We opened in our two galleries at 23 Savile Row in 2010 with an incredible exhibition of fabric works by the late Louise Bourgeois. For us it represented a great opportunity to take the entire ground floor of the newly designed building by Eric Parry. We were keen to find uninterrupted column-free space that would be flexible for our changing exhibition programme. The large street level presence on three sides of the building is very rare to find in Mayfair.
In 2014, the Swiss artist Pipilloti Rist created a multi-sensory environment that proved so popular, on the last day of the show we had over 1,300 visitors queuing around all the sides of the building! I like to witness our visitors immersed in an exhibition; whether excited, intrigued, baffled or angered, these are all good emotions when viewing art.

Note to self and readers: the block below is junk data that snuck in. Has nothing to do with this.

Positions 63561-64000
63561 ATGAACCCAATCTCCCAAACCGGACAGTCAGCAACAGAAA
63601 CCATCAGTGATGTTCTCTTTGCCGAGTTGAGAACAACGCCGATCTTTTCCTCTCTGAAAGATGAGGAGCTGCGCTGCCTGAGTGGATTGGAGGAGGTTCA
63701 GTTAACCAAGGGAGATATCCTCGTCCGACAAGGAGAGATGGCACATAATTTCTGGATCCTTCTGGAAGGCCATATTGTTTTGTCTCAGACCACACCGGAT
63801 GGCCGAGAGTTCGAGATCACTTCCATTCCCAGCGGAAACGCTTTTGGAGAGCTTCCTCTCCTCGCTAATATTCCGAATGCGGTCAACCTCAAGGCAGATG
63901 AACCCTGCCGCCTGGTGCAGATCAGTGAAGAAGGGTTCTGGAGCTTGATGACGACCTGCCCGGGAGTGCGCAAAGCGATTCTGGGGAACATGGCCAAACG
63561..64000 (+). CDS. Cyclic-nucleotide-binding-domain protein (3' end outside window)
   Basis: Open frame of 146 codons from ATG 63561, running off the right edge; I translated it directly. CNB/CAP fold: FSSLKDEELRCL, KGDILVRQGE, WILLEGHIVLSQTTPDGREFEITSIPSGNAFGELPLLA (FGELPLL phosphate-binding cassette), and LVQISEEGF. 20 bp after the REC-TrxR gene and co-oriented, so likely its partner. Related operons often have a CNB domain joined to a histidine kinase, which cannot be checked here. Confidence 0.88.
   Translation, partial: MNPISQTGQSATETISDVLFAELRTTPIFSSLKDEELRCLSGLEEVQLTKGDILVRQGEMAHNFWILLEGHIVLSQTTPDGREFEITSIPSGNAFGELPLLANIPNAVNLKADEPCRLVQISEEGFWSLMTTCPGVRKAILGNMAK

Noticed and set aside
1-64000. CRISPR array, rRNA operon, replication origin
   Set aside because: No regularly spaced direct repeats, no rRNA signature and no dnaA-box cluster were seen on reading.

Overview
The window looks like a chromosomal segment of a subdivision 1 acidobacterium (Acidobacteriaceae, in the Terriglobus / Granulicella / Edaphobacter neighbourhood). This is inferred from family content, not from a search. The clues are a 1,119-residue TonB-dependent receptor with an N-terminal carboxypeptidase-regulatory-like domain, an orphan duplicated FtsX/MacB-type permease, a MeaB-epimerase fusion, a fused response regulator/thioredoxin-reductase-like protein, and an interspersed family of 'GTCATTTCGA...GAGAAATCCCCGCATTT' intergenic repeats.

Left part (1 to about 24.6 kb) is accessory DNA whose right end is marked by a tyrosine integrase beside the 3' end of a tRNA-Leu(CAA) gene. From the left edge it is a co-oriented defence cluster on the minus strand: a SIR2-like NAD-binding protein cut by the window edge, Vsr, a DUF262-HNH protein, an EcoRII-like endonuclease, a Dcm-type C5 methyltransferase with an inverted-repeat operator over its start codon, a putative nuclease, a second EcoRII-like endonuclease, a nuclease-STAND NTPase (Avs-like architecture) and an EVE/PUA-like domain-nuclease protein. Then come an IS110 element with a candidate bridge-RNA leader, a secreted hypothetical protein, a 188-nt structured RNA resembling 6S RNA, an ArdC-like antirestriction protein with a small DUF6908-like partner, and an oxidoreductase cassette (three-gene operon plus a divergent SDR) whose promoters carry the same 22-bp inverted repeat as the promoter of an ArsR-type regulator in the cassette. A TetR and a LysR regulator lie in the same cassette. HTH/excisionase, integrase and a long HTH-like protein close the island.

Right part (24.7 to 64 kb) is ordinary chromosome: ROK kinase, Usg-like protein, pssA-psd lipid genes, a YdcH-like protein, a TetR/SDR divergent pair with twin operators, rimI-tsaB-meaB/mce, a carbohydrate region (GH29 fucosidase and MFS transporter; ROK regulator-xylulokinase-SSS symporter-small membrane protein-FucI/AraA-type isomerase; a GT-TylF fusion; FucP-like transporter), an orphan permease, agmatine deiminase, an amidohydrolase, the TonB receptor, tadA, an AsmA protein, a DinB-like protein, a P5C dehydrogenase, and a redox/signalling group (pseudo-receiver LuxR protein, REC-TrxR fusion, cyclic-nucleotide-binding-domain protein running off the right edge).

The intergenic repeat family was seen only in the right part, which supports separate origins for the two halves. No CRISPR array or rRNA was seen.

Mayfair has such a rich art history. With its origins on Cork Street and Burlington Street – the neighbourhood has been the epicentre of the art world in Britain since the 60s.
As international galleries opened spaces to London, there has been a refocus of the art map – and this has meant that many galleries in the East End have moved into Mayfair. Today that translates into a high concentration of contemporary art, with all three major London auction houses and numerous galleries within a short walk.